As most bulb gardeners eventually learn: it's their world, we just plant in it. And the extent to which squirrel, deer, rabbits, voles, moles and other nuisances devour your garden has a lot to do with your level of preparedness. Pest problems can happen in any season although fall and spring are peak periods for plunder.

Fall is a great time to marshal your defenses, starting with a good garden clean up. After planting, remove debris left behind by your bulbs and the bags they came in. You can literally throw critters off the scent by removing anything that whiffs of a delicious bulb feast. Also, consider applying mulch after the ground has cooled, not before. Mulch helps retain soil moisture and keeps soil temperature consistently cool. Applied too early in fall, it will keep the earth warm and invite small creatures to camp out for the winter.

Know Thy Enemy

Who or what, exactly, is nibbling the nasturtiums and devouring the daisies? If you live in North America, the culprits are probably deer. After a long winter with little to eat, they're particularly ravenous for anything green, young and edible. Rabbits, while pickier eaters, are also happy to taste-test anything tender. In the fall, squirrels and chipmunks are particularly pesky at planting time and only too happy to devour tulip, lily or crocus bulbs (but not daffodils which have a terrible taste). Bulb-scented debris will lead them straight to buried treasure, so be sure to clean up your bulb bags and the papery skins after planting.

Underground, there are even more culprits: moles, voles and mice love the roots of trees, shrubs, succulent plants and flower bulbs. Not to mention the groundhog (aka woodchuck), a tunnel master who finds any number of garden plants appealing whether they are above the ground or below.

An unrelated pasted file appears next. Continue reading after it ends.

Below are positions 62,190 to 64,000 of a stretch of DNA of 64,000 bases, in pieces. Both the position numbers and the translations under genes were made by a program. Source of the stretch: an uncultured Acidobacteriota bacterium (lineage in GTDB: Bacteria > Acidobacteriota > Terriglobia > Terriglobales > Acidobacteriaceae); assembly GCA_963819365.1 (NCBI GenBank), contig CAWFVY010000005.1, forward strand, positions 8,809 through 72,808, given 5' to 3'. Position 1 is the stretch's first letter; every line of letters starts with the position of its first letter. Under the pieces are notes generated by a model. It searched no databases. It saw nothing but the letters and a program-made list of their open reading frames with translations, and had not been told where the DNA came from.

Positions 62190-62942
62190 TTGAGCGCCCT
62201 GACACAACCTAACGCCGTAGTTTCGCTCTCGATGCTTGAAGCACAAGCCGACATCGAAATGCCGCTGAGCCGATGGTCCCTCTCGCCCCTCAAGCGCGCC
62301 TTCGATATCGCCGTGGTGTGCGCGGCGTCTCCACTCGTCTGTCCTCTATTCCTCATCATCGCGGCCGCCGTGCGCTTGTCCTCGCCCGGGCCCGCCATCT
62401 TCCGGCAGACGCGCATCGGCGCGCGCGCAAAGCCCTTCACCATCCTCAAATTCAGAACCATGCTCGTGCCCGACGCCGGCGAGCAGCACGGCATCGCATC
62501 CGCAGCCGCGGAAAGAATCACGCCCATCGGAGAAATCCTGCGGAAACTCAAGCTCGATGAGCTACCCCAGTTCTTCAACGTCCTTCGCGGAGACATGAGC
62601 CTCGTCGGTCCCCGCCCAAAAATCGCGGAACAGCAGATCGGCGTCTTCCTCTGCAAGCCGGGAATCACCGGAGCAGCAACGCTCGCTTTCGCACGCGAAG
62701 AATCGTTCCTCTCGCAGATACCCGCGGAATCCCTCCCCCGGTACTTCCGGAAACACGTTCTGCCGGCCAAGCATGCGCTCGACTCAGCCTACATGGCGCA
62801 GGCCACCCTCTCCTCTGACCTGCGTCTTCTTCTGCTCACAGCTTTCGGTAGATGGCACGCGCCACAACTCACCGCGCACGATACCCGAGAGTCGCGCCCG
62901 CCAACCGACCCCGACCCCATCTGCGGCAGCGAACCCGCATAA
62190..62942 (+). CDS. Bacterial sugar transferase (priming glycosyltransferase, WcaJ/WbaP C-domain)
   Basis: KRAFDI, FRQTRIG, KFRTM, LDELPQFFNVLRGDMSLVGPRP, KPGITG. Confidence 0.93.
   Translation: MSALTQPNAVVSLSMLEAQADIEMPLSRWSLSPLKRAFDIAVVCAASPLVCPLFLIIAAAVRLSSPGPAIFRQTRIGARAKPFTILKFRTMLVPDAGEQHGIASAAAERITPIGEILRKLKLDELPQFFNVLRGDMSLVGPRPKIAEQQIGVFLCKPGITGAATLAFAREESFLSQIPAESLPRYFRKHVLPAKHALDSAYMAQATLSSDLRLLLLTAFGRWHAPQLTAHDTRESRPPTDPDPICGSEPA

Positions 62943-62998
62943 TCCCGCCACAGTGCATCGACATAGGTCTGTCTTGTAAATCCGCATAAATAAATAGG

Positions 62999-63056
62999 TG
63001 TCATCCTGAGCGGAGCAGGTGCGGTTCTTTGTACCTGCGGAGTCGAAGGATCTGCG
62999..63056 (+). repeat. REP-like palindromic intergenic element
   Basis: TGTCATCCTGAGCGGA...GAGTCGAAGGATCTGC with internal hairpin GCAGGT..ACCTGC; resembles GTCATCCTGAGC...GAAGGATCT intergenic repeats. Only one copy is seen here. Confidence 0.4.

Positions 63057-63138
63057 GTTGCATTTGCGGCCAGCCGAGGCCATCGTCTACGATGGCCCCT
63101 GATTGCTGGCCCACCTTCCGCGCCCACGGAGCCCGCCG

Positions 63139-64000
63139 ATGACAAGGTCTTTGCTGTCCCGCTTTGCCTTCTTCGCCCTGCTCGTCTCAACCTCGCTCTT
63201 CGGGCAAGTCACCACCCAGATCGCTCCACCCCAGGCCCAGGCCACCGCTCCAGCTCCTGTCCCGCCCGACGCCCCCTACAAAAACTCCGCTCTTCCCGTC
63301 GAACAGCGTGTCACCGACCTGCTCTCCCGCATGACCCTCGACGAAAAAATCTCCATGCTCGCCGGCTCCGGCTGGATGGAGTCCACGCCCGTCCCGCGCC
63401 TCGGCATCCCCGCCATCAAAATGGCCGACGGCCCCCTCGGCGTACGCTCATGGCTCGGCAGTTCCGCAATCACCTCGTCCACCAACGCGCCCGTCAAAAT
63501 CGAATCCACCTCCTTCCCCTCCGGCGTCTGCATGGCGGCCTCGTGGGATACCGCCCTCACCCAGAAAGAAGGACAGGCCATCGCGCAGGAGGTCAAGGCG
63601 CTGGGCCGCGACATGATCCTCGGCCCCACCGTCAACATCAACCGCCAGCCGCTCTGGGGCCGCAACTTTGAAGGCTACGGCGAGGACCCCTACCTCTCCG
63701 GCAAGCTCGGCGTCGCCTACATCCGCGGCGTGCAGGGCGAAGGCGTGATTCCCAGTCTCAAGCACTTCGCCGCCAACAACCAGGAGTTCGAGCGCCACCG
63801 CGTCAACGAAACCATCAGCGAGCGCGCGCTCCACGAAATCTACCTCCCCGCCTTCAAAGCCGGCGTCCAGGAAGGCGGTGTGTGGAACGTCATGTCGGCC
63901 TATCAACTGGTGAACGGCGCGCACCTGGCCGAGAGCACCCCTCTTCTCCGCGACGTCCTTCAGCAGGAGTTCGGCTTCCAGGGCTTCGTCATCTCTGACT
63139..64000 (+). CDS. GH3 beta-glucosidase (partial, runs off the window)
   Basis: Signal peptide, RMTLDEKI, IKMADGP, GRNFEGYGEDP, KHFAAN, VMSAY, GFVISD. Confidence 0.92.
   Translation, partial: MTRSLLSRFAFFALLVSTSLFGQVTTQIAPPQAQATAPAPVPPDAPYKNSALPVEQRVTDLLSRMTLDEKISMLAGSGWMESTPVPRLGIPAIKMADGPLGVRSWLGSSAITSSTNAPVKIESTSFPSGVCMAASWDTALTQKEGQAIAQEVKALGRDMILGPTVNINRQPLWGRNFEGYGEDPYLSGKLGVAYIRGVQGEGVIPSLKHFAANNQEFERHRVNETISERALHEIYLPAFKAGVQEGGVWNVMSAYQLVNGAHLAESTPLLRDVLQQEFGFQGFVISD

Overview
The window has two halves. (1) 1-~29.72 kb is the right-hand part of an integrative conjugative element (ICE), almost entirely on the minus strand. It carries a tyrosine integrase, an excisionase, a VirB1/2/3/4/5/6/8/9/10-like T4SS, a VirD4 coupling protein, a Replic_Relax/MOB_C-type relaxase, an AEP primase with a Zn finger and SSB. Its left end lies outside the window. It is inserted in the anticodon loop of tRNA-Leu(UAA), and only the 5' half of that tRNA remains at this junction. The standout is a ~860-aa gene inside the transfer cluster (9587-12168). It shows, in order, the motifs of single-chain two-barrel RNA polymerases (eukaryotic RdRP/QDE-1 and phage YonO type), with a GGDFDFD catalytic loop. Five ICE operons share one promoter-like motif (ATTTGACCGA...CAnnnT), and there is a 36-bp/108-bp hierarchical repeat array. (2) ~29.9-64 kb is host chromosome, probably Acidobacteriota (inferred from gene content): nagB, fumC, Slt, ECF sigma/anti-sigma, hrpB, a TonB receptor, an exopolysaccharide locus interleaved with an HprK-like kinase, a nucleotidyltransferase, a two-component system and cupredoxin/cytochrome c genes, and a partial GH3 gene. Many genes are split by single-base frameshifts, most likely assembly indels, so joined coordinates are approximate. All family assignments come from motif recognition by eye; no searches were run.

What to Do About Pesky Pests

If only there were a single magic solution to solve the animal pest problem once and for all. Since that's impossible, the best strategy may be to find the deterrent that works best for your situation. Pest control options are grouped into five major categories:

  • Barriers
  • Sensory deterrents
  • Vegetative deterrents
  • Animal deterrents
  • If you can't beat 'em, join 'em.

About Barriers

Barriers are the most straightforward and, many say, the most effective deterrents. The strategy is simple: what they can't touch, they can't eat. Barriers include fences, chicken wire and screening.

For deer, a fence at least seven and a half feet high with an additional overhang of chicken wire will serve well. Even better: two fences (one high, one moderately high) spaced about three feet apart. Deer can either jump something very high or something very wide, but can't do both at once. Don't worry, they'll be too afraid of getting caught between the two to even attempt it. You may decide that plastic fencing and netting from a garden center or other retailer is more appropriate for your area, or if you live far from neighbors and don't have small children, you can even consider installing an electric anti-deer fence.

For groundhogs, fences don't need to be high, just deep. About three feet deep should do the trick.